The #5and5 - Week Ending 29 May 2015
I can’t remember a week when a single appearance on a TV show completely derailed a government. Joe Hockey’s appearance on QandA saw the Government spend the rest of the week arguing with itself. On Thursday everything took a sharp turn as Mark Dreyfus launched into some of the most forensic questioning the Parliament has seen for a long time.
1. Bill kicked off the Parliamentary week asking Tony Abbott about Labor’s plan, announced in Bill's Budget Reply Speech to have computer coding taught in Primary Schools.
The PM rejected the idea for two reasons: he said it was stupid and implied children would go to work aged 11, and then he claimed the Government was already doing it. Yep the PM’s view was it was a dumb idea and therefore the Government was already doing it. While on many issues that approach would be disturbingly accurate on this one it isn’t happening but needs to.
2. Question time is meant to be about direct questions and direct answers. We’re halfway there. On Thursday midway through question time Mark Dreyfus repeatedly questioned Julie Bishop about what protocols were changed in Ministerial Offices including the Attorney-General’s office after we went to our highest level of terror alert in our history in September last year. These questions also raised that a month later the Attorney-General received a letter from Man Monis seeking advice about making contact with the head of Daesh (ISIS).
After Julie Bishop refused to answer any of the questions Mark Dreyfus asked the one that really matters for the future. Would the government now handle information of this nature any differently? Christopher Pyne intervened and Bronwyn Bishop ruled the question out of order. A few minutes later the PM shutdown Question Time.
3. We may be getting closer to a lot of the politics being removed from the debate over marriage equality. In the wake of the Irish Referendum, Bill and Tanya put a Private Member’s Bill on the Notice Paper where debate will commence next Monday. It can’t be brought on for a vote without the Government granting a conscience vote to members of the Liberal and National Parties. In answer to a question from Bill, the PM gave the strongest indication yet that a conscience vote will be granted and a debate and vote will occur this year.
4. The absurd anomaly where the GST is applied to tampons and sanitary pads but excluded from other essential items may finally be resolved. Joe Hockey stumbled into the issue on QandA and under pressure said it should be fixed. Tony Abbott then rejected Hockey’s claims and it looked like the issue might be lost. The problem for years has been how to get the states to agree to a cut in revenue. Labor used Question Time to make clear there was a one off opportunity at the moment when the Government is offering the states extra GST revenue through the Netflix Downloads Tax to say if the states want that revenue they need to agree to take the GST of women’s sanitary products. Terri Butler has launched a petition to make sure we don’t miss this opportunity.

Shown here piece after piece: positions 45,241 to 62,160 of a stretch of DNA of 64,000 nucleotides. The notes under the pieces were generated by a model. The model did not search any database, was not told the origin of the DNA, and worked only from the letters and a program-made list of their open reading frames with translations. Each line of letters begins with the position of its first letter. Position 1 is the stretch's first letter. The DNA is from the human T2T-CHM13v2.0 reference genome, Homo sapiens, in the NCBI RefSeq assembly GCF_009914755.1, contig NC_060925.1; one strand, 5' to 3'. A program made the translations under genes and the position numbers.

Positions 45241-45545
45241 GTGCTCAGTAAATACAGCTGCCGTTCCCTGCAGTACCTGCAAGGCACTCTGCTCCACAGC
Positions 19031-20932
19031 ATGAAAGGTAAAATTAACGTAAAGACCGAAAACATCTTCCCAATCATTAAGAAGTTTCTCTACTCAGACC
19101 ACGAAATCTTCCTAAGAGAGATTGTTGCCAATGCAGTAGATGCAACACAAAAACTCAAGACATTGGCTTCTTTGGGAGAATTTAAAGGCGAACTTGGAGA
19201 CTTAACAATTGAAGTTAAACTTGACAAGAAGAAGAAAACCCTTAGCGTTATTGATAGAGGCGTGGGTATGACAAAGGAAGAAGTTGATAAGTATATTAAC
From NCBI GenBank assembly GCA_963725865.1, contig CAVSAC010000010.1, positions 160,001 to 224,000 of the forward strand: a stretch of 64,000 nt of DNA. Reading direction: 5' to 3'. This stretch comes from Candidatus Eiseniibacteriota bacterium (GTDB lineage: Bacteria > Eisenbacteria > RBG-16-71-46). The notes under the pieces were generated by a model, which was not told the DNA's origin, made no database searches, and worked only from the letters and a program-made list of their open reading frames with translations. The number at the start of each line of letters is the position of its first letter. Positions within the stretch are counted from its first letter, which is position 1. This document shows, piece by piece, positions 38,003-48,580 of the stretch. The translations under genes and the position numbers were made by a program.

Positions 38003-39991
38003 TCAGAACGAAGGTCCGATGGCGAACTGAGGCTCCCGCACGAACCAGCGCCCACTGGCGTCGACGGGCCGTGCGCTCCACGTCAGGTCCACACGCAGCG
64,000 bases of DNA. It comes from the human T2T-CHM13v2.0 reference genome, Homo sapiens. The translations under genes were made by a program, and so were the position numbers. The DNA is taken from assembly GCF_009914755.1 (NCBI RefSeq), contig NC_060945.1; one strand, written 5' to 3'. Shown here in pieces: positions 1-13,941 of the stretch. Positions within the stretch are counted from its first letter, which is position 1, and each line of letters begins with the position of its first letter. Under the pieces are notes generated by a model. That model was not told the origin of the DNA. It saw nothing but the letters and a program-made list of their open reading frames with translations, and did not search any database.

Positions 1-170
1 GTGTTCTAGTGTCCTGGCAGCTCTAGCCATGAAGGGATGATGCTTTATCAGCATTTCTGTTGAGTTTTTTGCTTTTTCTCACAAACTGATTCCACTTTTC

5. This isn’t really the best. It isn’t really the worst. I don’t know what it is. But it’s sort of mesmerising. I don’t know why Tony Abbott started dancing in Parliament, but for some reason I just keep watching it.
1. The NATSEM modelling was released on Monday on the impact of the budget on families. Jenny Macklin has been relentless in exposing that this budget is as bad for families as the last one. A typical family loses $6000 a year. 9 out of 10 of the wealthiest families are better off and 9 out of 10 of the poorest families are worse off.
2. Tony Abbott thought he was onto something really clever when he told the Parliament the problem with the NATSEM modelling is that it doesn’t take into account second round effects. Chris Bowen didn’t miss a beat and asked whether there was a single measure in the Budget where the modelling included second round effects. Joe Hockey had to admit there wasn’t. It was yet another contradiction between the two this week. You can watch more of them here.
It was yet another contradiction between the two this week.
3. The Capital Expenditure figures were released on Thursday. They are the worst since the Global Financial Crisis. While the issue didn’t get much media coverage on the day this is a serious downturn in investment.
4. Remember at school when you knew you were meant to get into trouble and didn’t feel quite right that the teacher didn’t know it was you who was talking all the time in class? That’s exactly how Ed Husic must have felt about not being thrown out under standing order 94A for a while when he tweeted this:
5. This hasn’t had as much publicity as it should but there was an unbelievable cut in the Budget where George Brandis raided the Australia Council funding and established his own vault to pick and choose which Australian stories would be funded and told. I warned before the election that he’d do something like this and he responded saying it was a “spectacularly brazened lie”.
Oh and in case you missed it, in a mark of true independence the Speaker ejected a member of the Liberal Party from the Parliament on Thursday. This evens up the score to Liberal 7 Labor 365.
The #5and5 will be back next week.
PS: Song of the week is from Green Day and dedicated to the Tony Abbott and Joe Hockey. Here’s Walking Contradiction.